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Tin Shack Studio - Suppliers


These are some suppliers of glassblowing equipment I use all the time and would recommend to anyone.

Northern Heat Protective Products

Quite a while ago I replace my folded newsprint shaping pad with a Gott Hand Shaping Pad, and have never been happier. The wetted newsprint used to smoke and flake carbonized newsprint all over everything. I had trouble sleeping after a studio session because of the smoke particles in my sinuses. Since converting to the Gott Hand Shaping Pad, those problems disappeared. In addition, the inner cotton pad holds moisture better than paper, providing superior hand protection from the heat.

When I build the Tin Shack Studio, I wanted a better interior base for my annealer than dusty old bricks. I installed a hexagonal kiln shelf on clay supports, and topped it with the Gott Kiln Shelf Liner. This graphite sheet not only keeps dust off the bottoms of my work, but also prevents sticking.

My furnace is a top-gather electric unit. When charging the furnace with batch, the arm holding the scoop would get rather scorched - until I started wearing a Gott CoolSleeve and Glove. Now I don't even notice the heat. The CoolSleeve is also great forearm protection when working the lip of a large blown vessel. Instead of an assistant with paddles (which can block your view), the CoolSleeve offers comfort and mobility - a perfect combination.

Gott products can be purchased from many glassblowing suppliers. The company website is at northernheat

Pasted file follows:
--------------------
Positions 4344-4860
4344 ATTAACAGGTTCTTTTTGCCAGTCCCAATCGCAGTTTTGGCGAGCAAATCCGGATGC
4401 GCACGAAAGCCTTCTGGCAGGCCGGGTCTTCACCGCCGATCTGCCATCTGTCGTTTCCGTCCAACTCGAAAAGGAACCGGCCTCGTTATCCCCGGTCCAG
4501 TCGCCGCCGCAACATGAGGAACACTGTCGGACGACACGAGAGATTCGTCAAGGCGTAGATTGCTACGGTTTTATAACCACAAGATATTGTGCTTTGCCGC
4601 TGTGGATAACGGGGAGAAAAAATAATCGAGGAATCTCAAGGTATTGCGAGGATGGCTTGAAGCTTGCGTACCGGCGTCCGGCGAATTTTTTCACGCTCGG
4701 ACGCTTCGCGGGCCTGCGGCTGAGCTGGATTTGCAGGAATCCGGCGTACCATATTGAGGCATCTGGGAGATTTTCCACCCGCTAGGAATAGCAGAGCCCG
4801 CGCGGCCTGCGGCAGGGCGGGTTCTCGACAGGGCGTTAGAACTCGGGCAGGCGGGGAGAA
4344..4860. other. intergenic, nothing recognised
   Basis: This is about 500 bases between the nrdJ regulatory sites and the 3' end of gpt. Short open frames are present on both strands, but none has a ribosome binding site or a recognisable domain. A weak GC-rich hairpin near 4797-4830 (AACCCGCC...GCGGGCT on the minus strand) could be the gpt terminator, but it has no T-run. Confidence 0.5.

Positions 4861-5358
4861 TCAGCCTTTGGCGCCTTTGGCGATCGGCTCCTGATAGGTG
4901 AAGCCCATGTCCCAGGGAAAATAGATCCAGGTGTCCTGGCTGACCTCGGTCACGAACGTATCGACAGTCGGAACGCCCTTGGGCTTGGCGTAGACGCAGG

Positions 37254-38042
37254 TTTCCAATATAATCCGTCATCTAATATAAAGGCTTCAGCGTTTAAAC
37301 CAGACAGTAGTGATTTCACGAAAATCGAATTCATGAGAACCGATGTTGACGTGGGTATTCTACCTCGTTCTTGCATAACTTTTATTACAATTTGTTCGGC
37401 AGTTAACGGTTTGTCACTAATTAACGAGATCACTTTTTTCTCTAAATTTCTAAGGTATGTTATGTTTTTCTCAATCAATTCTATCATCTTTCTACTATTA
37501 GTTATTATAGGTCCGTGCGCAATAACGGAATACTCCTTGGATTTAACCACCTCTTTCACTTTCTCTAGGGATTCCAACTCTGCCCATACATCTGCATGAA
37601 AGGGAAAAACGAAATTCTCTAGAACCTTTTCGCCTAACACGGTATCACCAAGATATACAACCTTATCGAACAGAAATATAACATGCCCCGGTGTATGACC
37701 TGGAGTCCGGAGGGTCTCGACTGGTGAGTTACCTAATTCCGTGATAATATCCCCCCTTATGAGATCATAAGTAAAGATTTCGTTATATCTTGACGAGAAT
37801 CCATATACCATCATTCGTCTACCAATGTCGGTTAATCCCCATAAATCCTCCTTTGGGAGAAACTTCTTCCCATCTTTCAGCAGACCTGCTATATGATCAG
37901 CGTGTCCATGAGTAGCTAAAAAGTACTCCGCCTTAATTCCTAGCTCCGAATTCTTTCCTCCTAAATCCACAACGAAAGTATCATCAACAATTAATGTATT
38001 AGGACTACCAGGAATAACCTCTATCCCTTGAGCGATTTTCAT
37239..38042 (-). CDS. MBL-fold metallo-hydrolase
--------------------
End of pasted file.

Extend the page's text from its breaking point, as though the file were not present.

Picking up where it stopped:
Mark Lauckner - Furnace Designs

Mark Lauckner of Mayne Island Glass is a superior designer of electric furnaces and kilns as well as a fellow glassblower. Mark sells excellent 'how to' videos for the aspiring studio owner.



Sylvie Jensen of ColourFusion is a supplier of glass color (bar, powder and frit) as well as some tools. Sylvie is based in Canada, so her prices are excellent and the selection very good.


Spruce Pine Batch

When I first started building my electric furnace for the Tin Shack Studio, all my research suggested cullet was the material of choice for a wire melters. My studio experiences in Alberta were all with batch, however. After talking to many of the local glassblowers, I decided that I wanted to melt Spruce Pine Batch in my furnace. Now, almost 1 year later, I am convinced that was the best design decision I could make.

Spruce Pine batch melts quickly, fines out wonderfully, and produces the perhaps the best, crystal-clear glass I've ever worked with. I was smart - I ordered a full skid (40 x 50lb bags) of batch in March 2004, so I have enough for a long time blowing! Check out Spruce Pine Batch Co. yourself.

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